native country, and as the land in which (of Our adventurer, who dreaded such an inter- all others) a man of merit has the best encourview as the infallible means of his own ruin, agement. Such were the reasons he alleged for resisted the proposal with the whole power of refusing to attend his benefactor, who was himhis elocution. He affirmed, that Renaldo's de- self eagerly desirous of attaining a settlement in sire was a manifest proof that he still retained the island of Great Britain : but our hero's real part of the fatal poison which that enchantress motives for staying were of a very different had spread within his veins; and that the sight complexion. The reader is already informed of of her, softened by his reproaches into tears and his aim upon the fair orphan, which, at present, affected contrition, would dispel his resentment, was the chief spring of his conduct: he may disable his manhood, and blow the embers of also recollect such passages of his life, as were his former passion to such a rage, as would sufficient to deter him from re-appearing at hurry him on to a reconciliation, which would Presburg or Vienna: but, besides these reflecdebase his honour and ruin his future peace.- tions, he was detained by a full persuasion that In a word, Ferdinand described the danger that Renaldo would sink under the power and influwonld attend the meeting in such emphaticence of his antagonist, consequently be renderterms, that the Hungarian started with horror ed incapable to provide for his friends; and that he himself, fraught with wiles and experience overpaid, I have solemnly renounced his coras he was, could not fail to make himself amends respondence.” for what he had suffered among a people equally When she heard that, instead of betraying rich and unthinking;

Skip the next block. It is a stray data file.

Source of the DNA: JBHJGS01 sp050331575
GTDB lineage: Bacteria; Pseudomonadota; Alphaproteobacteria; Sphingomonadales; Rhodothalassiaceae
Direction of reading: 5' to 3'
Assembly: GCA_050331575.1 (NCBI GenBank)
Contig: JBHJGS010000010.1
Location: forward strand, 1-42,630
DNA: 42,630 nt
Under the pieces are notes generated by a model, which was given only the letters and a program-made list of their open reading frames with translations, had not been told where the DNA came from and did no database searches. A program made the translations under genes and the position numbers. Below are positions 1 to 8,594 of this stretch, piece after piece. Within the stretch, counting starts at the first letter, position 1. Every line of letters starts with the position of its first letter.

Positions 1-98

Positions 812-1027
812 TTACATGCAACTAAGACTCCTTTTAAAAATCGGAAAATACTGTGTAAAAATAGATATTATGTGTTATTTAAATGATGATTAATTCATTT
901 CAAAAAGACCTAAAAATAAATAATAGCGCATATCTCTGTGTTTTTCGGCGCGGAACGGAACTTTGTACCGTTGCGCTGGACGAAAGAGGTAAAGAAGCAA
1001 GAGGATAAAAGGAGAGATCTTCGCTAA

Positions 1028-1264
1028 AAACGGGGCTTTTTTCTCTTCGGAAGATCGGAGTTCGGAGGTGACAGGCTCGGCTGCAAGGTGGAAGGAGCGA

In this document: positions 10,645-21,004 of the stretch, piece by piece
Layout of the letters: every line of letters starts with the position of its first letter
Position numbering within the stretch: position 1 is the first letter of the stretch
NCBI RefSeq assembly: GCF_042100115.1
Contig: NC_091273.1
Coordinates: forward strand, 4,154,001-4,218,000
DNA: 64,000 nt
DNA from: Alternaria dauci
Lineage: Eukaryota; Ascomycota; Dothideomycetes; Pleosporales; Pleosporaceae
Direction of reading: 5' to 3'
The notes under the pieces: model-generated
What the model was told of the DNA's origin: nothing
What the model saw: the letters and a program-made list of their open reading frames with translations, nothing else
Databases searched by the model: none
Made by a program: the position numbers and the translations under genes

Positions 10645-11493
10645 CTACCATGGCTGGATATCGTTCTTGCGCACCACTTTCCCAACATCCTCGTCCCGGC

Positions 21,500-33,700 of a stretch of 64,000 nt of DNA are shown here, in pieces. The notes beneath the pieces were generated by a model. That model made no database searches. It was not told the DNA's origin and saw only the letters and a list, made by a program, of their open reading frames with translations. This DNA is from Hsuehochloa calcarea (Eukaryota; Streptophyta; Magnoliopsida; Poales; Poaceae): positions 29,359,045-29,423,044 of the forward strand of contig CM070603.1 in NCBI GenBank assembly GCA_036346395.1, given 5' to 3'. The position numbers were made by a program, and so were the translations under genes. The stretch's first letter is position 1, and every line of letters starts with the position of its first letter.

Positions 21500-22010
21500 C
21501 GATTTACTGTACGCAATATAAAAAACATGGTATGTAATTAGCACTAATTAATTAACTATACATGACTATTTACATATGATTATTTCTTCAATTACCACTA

the least symptom of regret or compassion for Melvil having embraced our adventurer, and her unhappy fate, the perfidious youth had exwith a deep sigh bid him take care of the un- ulted over her fall, and even made her a subject fortunate Monimia, committed himself to the for his mirth, the blood revisited her faded sea, and, by the assistance of a favourable gale, cheeks, and resentment restored to her eyes that was, in four hours, safely landed on the French poignancy which sorrow had before overcome. shore ; while Fathom took post-horses for Lon. Yet she scorned to give speech to her indignadon, where he arrived that same night, and next tion ; but, forcing a smile, “Why should I day, in the forenoon, went to visit the beauteous repine (said she) at the mortifications of a life mourner, who had as yet received no intimation which ì despise, and from which, I hope, Heaof Renaldo's departure or design. He found her ven speedily will set me free !" in the attitude of writing a letter to her incon- Fathom, fired by her emotion, which had rem stant lover, the contents of which the reader called all the graces of her beauty, exclaimed in will be acquainted with in due time. Her coun- a rapture, “ Talk not so contemptuously of this tenance, notwithstanding the veil of melancholy life, which hath still a fund of happiness in by which it was overcast, seemed altogether se- store for the amiable, the divine Monimia. rene and composed; she was the picture of pious Though one admirer hath proved an apostate resignation, and sat like Patience on a monument, to his vows, your candour will not suffer you to smiling at grief. After having paid the com- condemn the whole sex. Some there are, whose pliment of the morning, Fathom begged pardon bosoms glow with passion equally pure, unalfor having omitted to visit her during three terable, and intense. For my own part, I have days, in which, he said, his time had been sacrificed to a rigid punctilio of honour the wholly engrossed in procuring a proper equipage dearest ideas of my heart. I beheld your unfor Count Melvil, who had at last bid an eternal rivalled charms, and deeply felt their power : adieu to the island of Great Britain.